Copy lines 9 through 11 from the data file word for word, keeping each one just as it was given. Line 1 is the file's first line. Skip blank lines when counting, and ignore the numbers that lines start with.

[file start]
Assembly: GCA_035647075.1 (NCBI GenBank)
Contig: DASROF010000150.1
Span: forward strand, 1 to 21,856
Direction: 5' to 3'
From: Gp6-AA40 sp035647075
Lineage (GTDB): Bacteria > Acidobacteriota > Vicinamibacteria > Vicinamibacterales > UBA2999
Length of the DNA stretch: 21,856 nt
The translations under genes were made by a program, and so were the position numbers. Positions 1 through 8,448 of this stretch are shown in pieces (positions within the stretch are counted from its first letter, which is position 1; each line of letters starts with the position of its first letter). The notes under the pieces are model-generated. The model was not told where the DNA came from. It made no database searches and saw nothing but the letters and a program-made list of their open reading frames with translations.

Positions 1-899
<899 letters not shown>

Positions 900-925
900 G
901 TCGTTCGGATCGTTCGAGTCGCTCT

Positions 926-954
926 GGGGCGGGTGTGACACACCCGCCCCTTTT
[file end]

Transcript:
Positions 1-899
<899 letters not shown>

Positions 900-925